Forward-bending postures involve rotating our pelvis up & around the heads of our femurs, creating an anterior pelvic tilt, with less space between the femur, pelvis & lower ribs. This movement serves to lengthen the entire back body all the way from the bottoms of your feet to the fascial connections on the top of your crown. This includes your calf muscles, hamstrings, glutes, the muscles along the spine, & neck.
In our wide-legged forward folds, we also address any tightness or restrictions in our adductors, specifically adductor magnus, “the fourth hamstring”, & its influence on our ability to externally rotate the hip. The strength & flexibility of our quadriceps & hip flexors come into play in poses like supta padangusthasana. Our pelvis is guided into anterior pelvic tilt in this pose as our hamstrings reach their edge in the leg that is being brought to our nose. If our hip flexors are tight in the leg on the floor, it restricts the pelvis from moving back, causing our knee to bend so that the quads relax. Honestly finding our edge in poses that balance in quads & hamstrings is crucial to the authenticity of our practice.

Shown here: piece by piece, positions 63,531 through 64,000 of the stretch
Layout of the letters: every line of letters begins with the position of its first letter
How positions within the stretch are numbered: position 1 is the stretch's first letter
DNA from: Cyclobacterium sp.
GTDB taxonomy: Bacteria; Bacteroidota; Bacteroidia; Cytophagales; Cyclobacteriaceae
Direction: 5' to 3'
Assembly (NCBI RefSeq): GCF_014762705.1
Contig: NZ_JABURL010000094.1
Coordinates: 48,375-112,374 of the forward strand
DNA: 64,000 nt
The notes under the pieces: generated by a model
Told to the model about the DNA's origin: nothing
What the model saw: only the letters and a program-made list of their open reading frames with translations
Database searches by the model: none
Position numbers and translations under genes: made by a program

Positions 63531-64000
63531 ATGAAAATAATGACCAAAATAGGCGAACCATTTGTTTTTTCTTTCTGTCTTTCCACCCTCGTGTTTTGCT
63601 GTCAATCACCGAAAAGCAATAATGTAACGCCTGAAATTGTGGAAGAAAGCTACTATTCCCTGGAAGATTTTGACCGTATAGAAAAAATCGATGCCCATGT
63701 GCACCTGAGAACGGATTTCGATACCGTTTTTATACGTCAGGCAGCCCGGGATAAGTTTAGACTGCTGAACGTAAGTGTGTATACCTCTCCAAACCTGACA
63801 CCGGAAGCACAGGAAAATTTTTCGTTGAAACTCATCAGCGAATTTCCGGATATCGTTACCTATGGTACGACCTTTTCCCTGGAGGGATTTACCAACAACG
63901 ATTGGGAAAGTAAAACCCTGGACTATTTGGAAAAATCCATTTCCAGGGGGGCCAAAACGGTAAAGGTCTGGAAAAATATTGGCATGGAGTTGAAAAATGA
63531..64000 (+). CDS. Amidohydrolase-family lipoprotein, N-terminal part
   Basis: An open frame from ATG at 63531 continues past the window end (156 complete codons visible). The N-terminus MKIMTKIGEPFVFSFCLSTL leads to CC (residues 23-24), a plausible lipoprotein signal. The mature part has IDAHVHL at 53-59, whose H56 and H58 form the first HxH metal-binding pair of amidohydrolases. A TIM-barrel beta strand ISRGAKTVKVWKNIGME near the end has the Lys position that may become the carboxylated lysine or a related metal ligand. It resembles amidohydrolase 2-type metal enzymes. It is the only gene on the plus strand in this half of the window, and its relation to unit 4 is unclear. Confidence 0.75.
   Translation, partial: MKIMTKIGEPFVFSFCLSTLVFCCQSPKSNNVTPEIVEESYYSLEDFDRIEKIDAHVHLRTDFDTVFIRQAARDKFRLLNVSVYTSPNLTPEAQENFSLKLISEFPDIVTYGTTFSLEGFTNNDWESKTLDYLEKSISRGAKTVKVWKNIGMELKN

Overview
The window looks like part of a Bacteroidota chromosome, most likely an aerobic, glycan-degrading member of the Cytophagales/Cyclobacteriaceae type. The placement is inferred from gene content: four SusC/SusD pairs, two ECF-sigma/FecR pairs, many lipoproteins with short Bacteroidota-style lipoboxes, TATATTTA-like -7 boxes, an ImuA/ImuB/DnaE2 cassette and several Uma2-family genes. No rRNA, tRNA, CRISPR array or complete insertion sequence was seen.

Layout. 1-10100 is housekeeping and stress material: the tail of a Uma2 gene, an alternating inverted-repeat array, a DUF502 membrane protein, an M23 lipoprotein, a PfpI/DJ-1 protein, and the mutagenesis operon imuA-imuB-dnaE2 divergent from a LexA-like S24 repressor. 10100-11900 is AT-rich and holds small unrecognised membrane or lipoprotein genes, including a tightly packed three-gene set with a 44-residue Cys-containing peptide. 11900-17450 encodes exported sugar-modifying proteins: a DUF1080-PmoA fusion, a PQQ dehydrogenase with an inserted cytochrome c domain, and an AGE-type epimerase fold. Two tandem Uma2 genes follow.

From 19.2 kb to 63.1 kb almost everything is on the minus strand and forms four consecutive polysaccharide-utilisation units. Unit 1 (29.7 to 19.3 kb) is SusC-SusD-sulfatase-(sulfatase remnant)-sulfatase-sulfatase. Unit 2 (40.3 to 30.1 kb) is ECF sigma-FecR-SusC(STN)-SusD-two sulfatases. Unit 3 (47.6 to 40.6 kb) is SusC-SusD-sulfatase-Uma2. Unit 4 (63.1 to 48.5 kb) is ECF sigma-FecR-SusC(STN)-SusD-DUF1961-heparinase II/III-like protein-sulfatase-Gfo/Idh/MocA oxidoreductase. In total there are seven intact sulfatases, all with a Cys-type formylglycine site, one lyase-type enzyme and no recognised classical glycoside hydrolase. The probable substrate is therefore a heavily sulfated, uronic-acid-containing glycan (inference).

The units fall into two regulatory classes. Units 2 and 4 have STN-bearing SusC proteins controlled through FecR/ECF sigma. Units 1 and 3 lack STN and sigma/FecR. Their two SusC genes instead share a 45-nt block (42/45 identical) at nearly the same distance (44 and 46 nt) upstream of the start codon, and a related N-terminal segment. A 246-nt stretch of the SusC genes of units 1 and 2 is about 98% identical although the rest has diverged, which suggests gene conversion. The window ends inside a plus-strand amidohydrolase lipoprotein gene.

Our abdominals can also assist us in our forward folds both by stabilizing the torso relative to the pelvis & by engaging to deepen the flexion of the spine. However, by contracting these muscles, we can reduce the extension of the spine by creating a posterior pelvic tilt that together with tight hamstrings, may place quite a bit of pressure on the lumbar area of the spine. Abdominal engagement in forward folding poses is often contextual & should be evaluated as an option by the practitioner, their practice, & the pose at hand.